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2 February 2017

Review: 'The Shogun's Queen' by Lesley Downer (2016)

Only one woman can save her world from barbarian invasion but to do so will mean sacrificing everything she holds dear - love, loyalty and maybe life itself…

Japan, and the year is 1853. Growing up among the samurai of the Satsuma Clan, in Japan's deep south, the fiery, beautiful and headstrong Okatsu has - like all the clan's women - been encouraged to be bold, taught to wield the halberd, and to ride a horse.

But when she is just seventeen, four black ships appear. Bristling with cannon and manned by strangers who to the Japanese eyes are barbarians, their appearance threatens Japan’s very existence. And turns Okatsu’s world upside down. 

Chosen by her feudal lord, she has been given a very special role to play. Given a new name - Princess Atsu - and a new destiny, she is the only one who can save the realm. Her journey takes her to Edo Castle, a place so secret that it cannot be marked on any map. There, sequestered in the Women’s Palace - home to three thousand women, and where only one man may enter: the shogun - she seems doomed to live out her days. But beneath the palace's immaculate facade, there are whispers of murders and ghosts. It is here that Atsu must complete her mission and discover one last secret - the secret of the man whose fate is irrevocably linked to hers: the shogun himself…

Several months ago I received an e-mail from author Lesley Downer with the invitation to read and review her November 2016 release 'The Shogun's Queen.' As a lot of you will know by now: I can really enjoy a historical fiction novel every now and again and I was straight away really interested in this one. A few years ago I got the chance to review 'Peach Blossom Pavilion' by Mingmei Yip, which was one of the first reads that took me to historic Asia. I was immediately intrigued by the people, the culture, and the traditions, so when I was given the chance to travel back there in the form of 'The Shogun's Queen', I was definitely keen to give the story a go!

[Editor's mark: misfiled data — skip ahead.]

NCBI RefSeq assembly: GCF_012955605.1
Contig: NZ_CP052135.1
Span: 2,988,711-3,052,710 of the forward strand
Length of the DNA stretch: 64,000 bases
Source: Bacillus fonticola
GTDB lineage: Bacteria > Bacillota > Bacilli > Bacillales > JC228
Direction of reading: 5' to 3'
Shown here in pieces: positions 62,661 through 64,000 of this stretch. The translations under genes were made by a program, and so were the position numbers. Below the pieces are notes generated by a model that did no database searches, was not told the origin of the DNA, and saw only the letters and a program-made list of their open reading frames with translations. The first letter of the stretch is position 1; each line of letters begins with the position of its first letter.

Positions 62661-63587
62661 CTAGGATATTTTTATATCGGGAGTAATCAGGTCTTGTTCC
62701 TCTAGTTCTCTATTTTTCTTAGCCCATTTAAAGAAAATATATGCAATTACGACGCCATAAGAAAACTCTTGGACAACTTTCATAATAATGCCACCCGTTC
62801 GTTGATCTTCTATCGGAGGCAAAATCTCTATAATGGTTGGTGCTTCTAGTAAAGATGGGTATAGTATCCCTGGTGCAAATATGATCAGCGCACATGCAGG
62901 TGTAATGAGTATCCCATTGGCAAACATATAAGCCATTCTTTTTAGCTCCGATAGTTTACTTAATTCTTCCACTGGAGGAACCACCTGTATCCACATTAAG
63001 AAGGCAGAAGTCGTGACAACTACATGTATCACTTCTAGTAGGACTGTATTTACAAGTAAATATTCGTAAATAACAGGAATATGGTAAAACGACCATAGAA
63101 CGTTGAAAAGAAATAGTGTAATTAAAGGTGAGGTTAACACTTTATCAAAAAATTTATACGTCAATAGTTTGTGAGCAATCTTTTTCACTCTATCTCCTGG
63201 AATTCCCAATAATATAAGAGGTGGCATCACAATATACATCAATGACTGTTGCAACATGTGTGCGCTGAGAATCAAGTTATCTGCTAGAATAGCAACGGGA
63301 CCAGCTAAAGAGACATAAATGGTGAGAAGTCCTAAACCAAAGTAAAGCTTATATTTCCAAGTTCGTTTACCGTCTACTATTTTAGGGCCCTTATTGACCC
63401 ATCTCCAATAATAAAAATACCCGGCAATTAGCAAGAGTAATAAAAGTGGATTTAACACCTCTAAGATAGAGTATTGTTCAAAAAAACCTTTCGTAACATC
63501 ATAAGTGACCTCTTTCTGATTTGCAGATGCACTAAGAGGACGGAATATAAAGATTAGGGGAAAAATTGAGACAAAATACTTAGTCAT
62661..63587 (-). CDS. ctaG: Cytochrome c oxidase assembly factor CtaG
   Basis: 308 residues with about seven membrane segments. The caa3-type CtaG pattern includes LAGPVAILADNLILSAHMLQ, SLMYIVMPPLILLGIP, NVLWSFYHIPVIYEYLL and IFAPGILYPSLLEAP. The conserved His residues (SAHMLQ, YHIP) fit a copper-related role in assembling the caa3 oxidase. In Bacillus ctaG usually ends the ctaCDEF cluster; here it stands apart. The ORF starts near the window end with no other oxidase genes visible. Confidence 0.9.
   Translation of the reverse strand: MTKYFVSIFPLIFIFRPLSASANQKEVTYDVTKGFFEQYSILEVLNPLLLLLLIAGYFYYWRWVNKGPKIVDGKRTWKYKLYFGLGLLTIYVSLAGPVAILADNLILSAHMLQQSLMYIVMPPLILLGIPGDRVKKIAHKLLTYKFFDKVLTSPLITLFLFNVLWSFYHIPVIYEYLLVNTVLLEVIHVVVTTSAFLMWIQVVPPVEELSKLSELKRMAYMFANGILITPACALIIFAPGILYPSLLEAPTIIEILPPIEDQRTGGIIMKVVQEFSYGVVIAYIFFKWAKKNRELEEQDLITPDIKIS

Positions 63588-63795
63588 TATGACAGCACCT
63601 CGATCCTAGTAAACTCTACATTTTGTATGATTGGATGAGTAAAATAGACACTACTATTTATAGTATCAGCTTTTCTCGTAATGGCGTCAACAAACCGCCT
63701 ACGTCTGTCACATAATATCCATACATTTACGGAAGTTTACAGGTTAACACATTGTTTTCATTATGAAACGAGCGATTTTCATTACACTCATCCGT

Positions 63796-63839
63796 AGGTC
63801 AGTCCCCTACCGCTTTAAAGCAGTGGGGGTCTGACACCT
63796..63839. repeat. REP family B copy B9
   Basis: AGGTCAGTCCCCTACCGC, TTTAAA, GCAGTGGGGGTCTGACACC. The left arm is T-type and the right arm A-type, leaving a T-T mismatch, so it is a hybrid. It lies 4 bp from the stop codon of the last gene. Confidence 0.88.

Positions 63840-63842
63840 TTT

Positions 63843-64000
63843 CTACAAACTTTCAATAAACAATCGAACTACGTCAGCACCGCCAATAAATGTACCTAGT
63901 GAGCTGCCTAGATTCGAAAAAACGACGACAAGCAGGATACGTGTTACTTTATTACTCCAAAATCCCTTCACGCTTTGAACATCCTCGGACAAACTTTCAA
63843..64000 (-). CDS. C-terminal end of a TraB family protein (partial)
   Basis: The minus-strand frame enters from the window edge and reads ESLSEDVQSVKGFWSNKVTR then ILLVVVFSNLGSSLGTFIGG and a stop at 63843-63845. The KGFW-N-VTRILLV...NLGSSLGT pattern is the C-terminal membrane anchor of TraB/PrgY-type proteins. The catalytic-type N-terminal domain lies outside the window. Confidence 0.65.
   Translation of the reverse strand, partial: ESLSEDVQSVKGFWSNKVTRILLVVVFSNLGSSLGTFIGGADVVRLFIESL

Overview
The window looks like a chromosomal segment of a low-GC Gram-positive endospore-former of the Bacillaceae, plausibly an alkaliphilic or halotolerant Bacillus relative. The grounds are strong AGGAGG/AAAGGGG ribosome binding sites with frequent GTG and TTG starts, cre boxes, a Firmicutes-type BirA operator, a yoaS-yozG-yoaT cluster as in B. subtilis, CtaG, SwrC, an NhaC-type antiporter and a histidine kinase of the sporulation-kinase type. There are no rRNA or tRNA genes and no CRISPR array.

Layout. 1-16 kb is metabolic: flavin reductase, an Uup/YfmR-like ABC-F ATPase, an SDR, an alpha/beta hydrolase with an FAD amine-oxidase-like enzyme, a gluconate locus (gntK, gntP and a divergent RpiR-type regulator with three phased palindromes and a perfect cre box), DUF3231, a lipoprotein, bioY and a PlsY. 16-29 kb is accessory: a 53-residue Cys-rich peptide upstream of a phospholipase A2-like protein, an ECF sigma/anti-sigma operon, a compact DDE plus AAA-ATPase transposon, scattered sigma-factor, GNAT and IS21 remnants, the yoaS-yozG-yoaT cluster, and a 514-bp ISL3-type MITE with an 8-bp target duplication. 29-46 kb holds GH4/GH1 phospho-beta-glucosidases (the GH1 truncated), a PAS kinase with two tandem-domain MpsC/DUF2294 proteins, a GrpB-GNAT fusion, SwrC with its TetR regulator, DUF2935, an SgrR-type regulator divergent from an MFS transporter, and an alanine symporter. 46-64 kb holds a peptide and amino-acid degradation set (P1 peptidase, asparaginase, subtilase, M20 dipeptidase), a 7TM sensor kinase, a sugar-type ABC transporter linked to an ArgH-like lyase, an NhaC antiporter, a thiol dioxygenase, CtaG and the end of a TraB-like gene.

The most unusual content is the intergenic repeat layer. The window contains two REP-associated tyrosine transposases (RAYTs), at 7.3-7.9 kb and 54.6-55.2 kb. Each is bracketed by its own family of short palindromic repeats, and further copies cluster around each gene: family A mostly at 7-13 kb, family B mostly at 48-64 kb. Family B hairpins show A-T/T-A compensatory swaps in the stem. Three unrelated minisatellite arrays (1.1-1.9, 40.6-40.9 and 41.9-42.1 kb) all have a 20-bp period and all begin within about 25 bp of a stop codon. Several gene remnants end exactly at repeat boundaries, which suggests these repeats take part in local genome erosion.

Set in 1850s Japan, 'The Shogun's Queen' tells the story of Okatsu, who at first sight seems to be your average teenage girl from the village of Satsuma. Okatsu a relatively easy and straightforward childhood, but then she is chosen by the powerful Lord Nariakira to take on a special role. It seems Okatsu is destined for greatness, as she is asked to play an important role in helping the country when they are attacked by groups of barbarians from the Western world. Okatsu turns out to be on a journey that will end at Edo Castle, where she has been brought to complete her mission, no matter the cost. Okatsu is determined to succeed, but there are numerous things standing in her way and people eager to bring her down...

I wasn't too familiar with author Lesley Downer, or 1850s Japan for that matter, when I picked up 'The Shogun's Queen', which turned out to be not just an incredibly interesting read but also an enjoyable and captivating one. It took me a bit of time to really get into the story, mainly because there's a lot of detail and quite a large group of characters. However, I took my time and as the story progressed I became really invested in it; curious to see what was going to happen and how. I particularly liked Atsu, the heroine of this book, who is a brave young woman whom I straight away found myself warming to and rooting for.

While reading this story it immediately became very clear that author Lesley Downer really immersed herself in the Japanese culture and history, and really got to the core of it all to convey a realistic and historical feel. I can honestly say I learned a lot by reading this book, but it didn’t affect the entertainment level of the story, so to say. It was still a thoroughly enjoyable read and didn’t feel like an informative history book or travel guide at all. I think this book most comes to its right when you pick it up and give it a chance; I personally really enjoyed it and have already added Lesley Downer to my list of authors to look out for in the future.
For more information about this book: / / Goodreads

Thanks to the author for providing me with a review copy in exchange for an honest review.

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